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Out of the Frying Pan . . . But Still in the Fire — Important Differences Between the Federal Fair Labor Standards Act and Pennsylvania’s Wage and Hour Laws

By: Jill Sebest Welch

You’ve reviewed your policies and pay practices to ensure compliance with the federal Fair Labor Standards Act (“FLSA”).  But have you also considered Pennsylvania’s Minimum Wage Act (“MWA”) and Wage Payment and Collection Law (“WPCL”)?  Because the FLSA  establishes minimum pay requirements, Pennsylvania employers must comply with state law wage requirements that provide additional benefits to employees not required under the FLSA.  This is the first in a three-part series discussing several of the important differences between the FLSA and the Pennsylvania wage and hour laws.

My Employee Is Leaving: What Do I Owe and What Can I Deduct at Termination?

Employers frequently ask whether they must pay employees for accrued but unused paid time off—vacation, sick, or other paid time off—at termination.  In Pennsylvania, wages include fringe benefits such as vacation and holiday pay.  There is, however, no legal requirement that employers provide these fringe benefits.  Instead, employers are generally free to design paid time off policies that fit their organizational needs.  In Pennsylvania, an employment contract (which can be written or oral) or an Employee Handbook or policy determines whether an employee is entitled to accrued but unused paid time off at the time of termination.  Similarly, the employer’s policies on severance or termination pay bind the employer if those policies are either communicated to the employee, are found in an Employee Handbook or policy, or are the subject of an agreement between the parties.

Pennsylvania employers may implement both a “use it or lose it” policy and a forfeiture provision regarding accrued but unused paid time off.  An employment agreement or policy may also provide for forfeiture of a bonus if an employee is discharged “for cause.”  But in the absence of a clearly defined contract or handbook provision or policy, Pennsylvania courts will likely require that employees be paid at separation for all wages, including accrued but unused paid time off.

Pennsylvania’s wage regulations also limit the deductions that employers may take from a non-exempt employee’s wages, and those rules differ from the FLSA.  Although the FLSA permits  employers to take deductions in certain circumstances, provided the deductions do not reduce an employee’s pay below minimum wage and are not discounted from any overtime calculation,  Pennsylvania law permits only the following deductions for the convenience of the employee:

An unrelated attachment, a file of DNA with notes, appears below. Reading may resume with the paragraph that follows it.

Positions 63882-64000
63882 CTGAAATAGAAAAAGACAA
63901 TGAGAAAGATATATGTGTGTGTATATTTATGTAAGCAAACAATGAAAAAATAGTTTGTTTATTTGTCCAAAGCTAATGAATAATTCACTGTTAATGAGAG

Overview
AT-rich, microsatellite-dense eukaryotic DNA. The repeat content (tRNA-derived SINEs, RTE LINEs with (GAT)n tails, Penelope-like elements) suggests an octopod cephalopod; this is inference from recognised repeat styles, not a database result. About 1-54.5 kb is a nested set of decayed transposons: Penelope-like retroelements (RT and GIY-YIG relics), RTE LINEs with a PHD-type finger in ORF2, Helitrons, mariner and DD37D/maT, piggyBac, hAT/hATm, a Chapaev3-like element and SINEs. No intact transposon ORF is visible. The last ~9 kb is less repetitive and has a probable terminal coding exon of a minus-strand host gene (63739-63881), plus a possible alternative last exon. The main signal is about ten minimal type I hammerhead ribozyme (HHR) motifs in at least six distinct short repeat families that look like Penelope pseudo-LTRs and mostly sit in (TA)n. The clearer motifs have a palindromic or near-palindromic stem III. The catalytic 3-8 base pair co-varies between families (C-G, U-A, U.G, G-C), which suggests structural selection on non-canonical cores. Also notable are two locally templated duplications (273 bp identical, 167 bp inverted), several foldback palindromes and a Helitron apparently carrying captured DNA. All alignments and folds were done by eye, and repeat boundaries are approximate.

• Contributions to and recovery of overpayments under employee welfare and pension plans;
  • Contributions—authorized in writing by employees or under a collective bargaining agreement—to employee welfare and pension plans not subject to the Federal Welfare and Pension Plans Disclosure Act.  These include group insurance plans, hospitalization insurance, life insurance (provided such insurance policies are written by companies certified by the Pennsylvania Insurance Department), and group hospitalization and medical service programs offered by nonprofit hospitalization and medical service organizations and medical group plans; • Deductions authorized in writing for the recovery of overpayments to employee welfare and pension plans not subject to the Federal Welfare and Pension Plans Disclosure Act;
  • Deductions authorized in writing by employees or under a collective bargaining agreement for payments into company-operated thrift plans or stock options or stock purchase plans to buy securities of the employer or an affiliated corporation at market price or less, provided such securities are listed on a stock exchange or are marketable over-the-counter;
  • Deductions authorized in writing by employees for payment into employee personal savings accounts, such as payments to a credit union, a savings fund society, savings and loan, or building and loan association, the savings department of banks for Christmas, vacation, or other savings funds, or payroll deductions for the purchase of U.S. government bonds;
  • Contributions authorized in writing by the employee for charitable purposes;
    • Contributions authorized in writing by the employee for local area development activities;
  • Deductions provided by law, including but not limited to Social Security taxes, withholding of federal or local income, wage taxes, or occupation privilege taxes, and deductions based on court orders;
  • Labor organization dues, assessments and initiation fees, and such other labor organization charges as are authorized by law;
  • Deductions for repayment to the employer of bona fide loans, provided the employee authorizes such deductions in writing;
  • Deductions for employee purchases or replacements of employer goods, wares, merchandise, services, facilities, rent, or similar items, provided such deductions are authorized by the employee in writing or are authorized in a collective bargaining agreement;
  • Deductions for employee purchases for his/her convenience of goods, wares, merchandise, services, facilities, rent, or similar items from third parties not owned, affiliated, or controlled directly or indirectly by the employer, if the employee authorizes such deductions in writing; and
  • Such other deductions authorized in writing by employees if the Pennsylvania Department of Labor and Industry deems the deductions proper and in conformity with the WPCL’s purpose.

As this narrow list illustrates, in Pennsylvania, employers cannot take unauthorized paycheck deductions for the employer’s benefit, as in the case of damaged goods or failure to return property.  On the other hand, an employer may deduct funds from a paycheck as repayment of a loan made for the employee’s benefit or for tuition reimbursement, provided the employee authorized the deduction in writing and in advance of the deduction.  In no case, however, can deductions bring a non-exempt employee’s wages below the minimum wage in Pennsylvania.